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Imperium: The Cicero Plays

Based on the Cicero Trilogy by Robert Harris

Adapted by Mike Poulton

Reviews of Imperium: The Cicero Plays

  • Gielgud Theatre

    London

    Until 8 Sep 2018

  • Running time:

    2 hrs 44 mins + 15 mins interval

Gielgud Theatre, London

★★★★★

'All the panache and pace of a Netflix box set'

WhatsonStage

★★★★

'Strikingly relevant. A must-see drama'

The Times

'Richard McCabe is magnificent as Cicero'

The Times

★★★★

'The West Wing in blood-soaked togas'

Evening Standard

'A fine sense of spectacle and a strong narrative pulse'

Evening Standard

★★★★

'The RSC's staging of Robert Harris's novels rolls out with the pace and grip of a political box-set'

Financial Times

★★★★

'Chillingly pertinent. There is an imperative to see Imperium'

Telegraph

★★★★

'This Roman epic is brought to glorious, gory, vivid life'

Metro

Swan Theatre, Stratford-upon-Avon

★★★★★

‘A Roman triumph for the RSC’

Guardian

‘An exhilarating and timely political drama’

Guardian

‘Gregory Doran’s production… One of the finest achievements of the Royal Shakespeare Company in recent years’

Guardian

‘Cicero…is beautifully acted by Richard McCabe in a career-defining performance’

Guardian

‘A glittering array of performances’

Guardian

‘Siobhan Redmond excellently shows the hidden steel of Terentia, while Eloise Secker, as both Clodia and Fulvia, suggests that…vengeful rage is not the property of any particular gender’

Guardian

‘This is a tremendous show that…takes us to the heart of ancient Rome’

Guardian

★★★★★

‘Gregory Doran’s production of Poulton’s colossal version of Harris’ three-novel epic covers itself with its own kind of glory… the sheer scale of the enterprise inspires awe’

Whatsonstage

‘Poulton’s…customary combination of verbal dexterity, clear storytelling and hefty doses of leavening wit only serves to accentuate the brilliance of the undertaking’

whatsonstage

‘The whole extensive ensemble plays crucial parts in unfolding the vast canvas intelligibly and with a relentless drive to entertain’

whatsonstage

‘At the heart of these two shows is a double act that thoroughly deserves their standing ovation… Richard McCabe and Joseph Kloska play Cicero and his secretary with a joyous complementary verve, sparking off each other explosively’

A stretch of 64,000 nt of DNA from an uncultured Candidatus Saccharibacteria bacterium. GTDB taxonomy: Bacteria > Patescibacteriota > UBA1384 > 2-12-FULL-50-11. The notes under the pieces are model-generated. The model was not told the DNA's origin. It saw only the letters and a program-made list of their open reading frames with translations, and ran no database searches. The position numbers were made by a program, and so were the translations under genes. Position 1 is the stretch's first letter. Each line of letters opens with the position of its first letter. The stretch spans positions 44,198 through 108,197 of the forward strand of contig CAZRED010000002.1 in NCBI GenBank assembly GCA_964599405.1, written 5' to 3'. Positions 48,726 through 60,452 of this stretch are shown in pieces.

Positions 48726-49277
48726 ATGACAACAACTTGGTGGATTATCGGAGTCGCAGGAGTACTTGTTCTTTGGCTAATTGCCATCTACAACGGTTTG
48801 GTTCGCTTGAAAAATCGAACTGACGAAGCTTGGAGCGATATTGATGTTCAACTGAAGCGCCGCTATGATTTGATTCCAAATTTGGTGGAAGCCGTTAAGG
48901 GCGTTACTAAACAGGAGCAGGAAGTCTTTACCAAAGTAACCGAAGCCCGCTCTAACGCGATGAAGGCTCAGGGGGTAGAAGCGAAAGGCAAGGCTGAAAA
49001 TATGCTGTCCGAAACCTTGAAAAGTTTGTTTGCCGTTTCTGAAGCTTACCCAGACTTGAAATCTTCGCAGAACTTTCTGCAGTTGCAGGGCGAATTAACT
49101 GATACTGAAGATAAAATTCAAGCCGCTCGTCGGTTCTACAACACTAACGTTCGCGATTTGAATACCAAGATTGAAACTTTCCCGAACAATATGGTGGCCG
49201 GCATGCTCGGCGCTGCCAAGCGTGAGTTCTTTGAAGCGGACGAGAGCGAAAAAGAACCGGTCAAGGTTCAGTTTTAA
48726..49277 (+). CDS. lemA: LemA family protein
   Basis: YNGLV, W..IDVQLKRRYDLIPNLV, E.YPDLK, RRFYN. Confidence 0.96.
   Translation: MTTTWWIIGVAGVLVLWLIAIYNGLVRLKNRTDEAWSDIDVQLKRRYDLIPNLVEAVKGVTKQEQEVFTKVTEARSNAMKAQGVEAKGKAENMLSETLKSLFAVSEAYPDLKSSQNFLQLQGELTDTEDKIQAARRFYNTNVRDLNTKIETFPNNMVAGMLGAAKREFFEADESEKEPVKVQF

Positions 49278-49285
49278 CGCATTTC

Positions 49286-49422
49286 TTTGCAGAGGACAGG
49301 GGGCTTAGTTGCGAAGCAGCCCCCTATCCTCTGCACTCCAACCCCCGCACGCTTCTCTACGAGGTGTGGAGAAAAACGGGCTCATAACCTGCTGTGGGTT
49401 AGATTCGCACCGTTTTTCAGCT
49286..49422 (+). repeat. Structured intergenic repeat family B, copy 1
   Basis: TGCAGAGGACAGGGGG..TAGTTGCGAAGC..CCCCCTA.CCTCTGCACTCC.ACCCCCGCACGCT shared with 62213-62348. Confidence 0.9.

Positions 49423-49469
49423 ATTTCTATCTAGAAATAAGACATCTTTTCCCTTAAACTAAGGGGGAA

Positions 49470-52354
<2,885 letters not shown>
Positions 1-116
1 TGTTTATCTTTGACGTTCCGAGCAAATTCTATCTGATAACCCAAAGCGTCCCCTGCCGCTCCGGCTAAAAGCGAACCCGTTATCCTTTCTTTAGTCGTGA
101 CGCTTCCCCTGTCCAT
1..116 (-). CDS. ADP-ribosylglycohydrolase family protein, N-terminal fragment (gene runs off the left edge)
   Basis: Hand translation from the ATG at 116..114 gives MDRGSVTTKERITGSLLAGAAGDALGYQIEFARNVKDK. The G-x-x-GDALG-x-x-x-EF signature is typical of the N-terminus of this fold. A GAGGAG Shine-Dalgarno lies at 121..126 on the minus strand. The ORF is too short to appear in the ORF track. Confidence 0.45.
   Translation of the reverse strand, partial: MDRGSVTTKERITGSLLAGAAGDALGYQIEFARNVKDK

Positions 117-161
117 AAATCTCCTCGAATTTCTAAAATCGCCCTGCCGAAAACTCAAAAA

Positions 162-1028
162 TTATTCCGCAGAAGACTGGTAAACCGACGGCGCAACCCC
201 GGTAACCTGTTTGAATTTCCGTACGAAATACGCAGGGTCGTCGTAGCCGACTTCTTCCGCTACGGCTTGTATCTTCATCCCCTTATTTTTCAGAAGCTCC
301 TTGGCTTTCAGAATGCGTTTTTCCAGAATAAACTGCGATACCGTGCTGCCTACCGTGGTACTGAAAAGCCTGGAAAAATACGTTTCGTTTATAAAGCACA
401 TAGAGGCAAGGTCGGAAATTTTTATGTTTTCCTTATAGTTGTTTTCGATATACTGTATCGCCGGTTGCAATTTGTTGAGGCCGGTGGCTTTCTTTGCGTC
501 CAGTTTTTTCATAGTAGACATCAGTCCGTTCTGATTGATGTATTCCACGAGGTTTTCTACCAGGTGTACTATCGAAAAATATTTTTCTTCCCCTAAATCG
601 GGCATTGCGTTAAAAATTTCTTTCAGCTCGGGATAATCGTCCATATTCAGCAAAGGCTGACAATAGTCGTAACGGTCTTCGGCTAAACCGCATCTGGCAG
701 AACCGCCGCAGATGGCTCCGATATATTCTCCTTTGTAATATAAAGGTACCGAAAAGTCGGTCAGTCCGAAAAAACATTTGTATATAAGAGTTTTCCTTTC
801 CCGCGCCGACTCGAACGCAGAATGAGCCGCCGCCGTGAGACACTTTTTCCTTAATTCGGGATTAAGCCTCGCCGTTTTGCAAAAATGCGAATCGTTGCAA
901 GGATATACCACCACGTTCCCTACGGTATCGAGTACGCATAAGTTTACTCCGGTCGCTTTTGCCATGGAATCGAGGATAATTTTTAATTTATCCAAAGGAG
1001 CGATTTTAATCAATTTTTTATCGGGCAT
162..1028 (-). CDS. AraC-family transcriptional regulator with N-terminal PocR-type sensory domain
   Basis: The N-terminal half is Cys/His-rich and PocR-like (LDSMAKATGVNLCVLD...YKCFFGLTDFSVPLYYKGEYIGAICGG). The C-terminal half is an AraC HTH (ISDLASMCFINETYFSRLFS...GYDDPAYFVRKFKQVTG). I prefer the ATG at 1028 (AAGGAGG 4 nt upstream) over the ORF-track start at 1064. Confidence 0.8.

whatsonstage

★★★★

‘The RSC and Mike Poulton here repeat their trick of turning fictional accounts of historical power games into plain-speaking, propulsive, epic theatre’

times

★★★★

'A masterly performance by Richard McCabe... a beautifully judged Cicero'

observer

'Siobhan Redmond makes an intelligent, stalwart Terentia'

observer

★★★★

‘Richard McCabe gives a superb central performance’

Independent

‘Master-adapter, Mike Poulton…excels again’

independent

‘Dynamic epic theatre…presented with terrific energy and clarity by Gregory Doran’s production’

independent

‘Joe Dixon is disturbingly enraged as Catiline and then magnetically wild and dangerous as Antony'

independent

‘Apart from a few lines in Caesar, Shakespeare ignores this great statesman almost completely. Putting him centre-stage for fascinating epic, the Royal Shakespeare Company is handsomely redressing the balance.’

independent

★★★★

'Richard McCabe commands the day as Cicero'

sunday times

★★★★

‘McCabe ensures that he’s engaging and complex, a potent and authoritative figure who’s nonetheless capable of appearing fragile’

Evening standard

‘Joe Dixon is sinister as Cataline and then furiously blunt as Mark Antony’

evening standard

‘Poulton writes short, vivid scenes…Anthony Ward’s design is dominated by a giant ball suspended over the stage, which glows or shimmers in keeping with the story’s mood’

evening standard

★★★★

‘Poulton’s adaptation expertly condenses and makes clear all the complex machinations and power plays… it’s quite a feat’

The Stage

‘In the demanding central role of Cicero, Richard McCabe is incredibly engaging, quick of mind and tongue, but also alert to Cicero’s flaws’

The Stage

‘Pierro Niel-Mee puts in two brilliantly different performances as the charismatic Patrician Clodius and the steely Agrippa’

The Stage